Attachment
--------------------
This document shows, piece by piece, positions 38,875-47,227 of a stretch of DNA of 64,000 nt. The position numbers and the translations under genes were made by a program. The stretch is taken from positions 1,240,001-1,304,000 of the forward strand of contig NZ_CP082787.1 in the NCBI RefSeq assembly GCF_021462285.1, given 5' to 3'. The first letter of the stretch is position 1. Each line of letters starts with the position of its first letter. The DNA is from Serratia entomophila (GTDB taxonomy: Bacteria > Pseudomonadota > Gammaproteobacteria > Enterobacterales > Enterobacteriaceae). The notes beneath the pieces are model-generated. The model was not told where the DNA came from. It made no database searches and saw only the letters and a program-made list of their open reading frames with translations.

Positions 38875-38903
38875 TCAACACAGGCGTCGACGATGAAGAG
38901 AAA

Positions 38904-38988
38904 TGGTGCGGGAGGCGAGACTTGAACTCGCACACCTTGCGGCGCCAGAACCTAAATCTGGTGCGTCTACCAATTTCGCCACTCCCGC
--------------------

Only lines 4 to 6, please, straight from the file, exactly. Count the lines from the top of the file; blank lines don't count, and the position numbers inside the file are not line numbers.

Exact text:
38901 AAA

Positions 38904-38988
38904 TGGTGCGGGAGGCGAGACTTGAACTCGCACACCTTGCGGCGCCAGAACCTAAATCTGGTGCGTCTACCAATTTCGCCACTCCCGC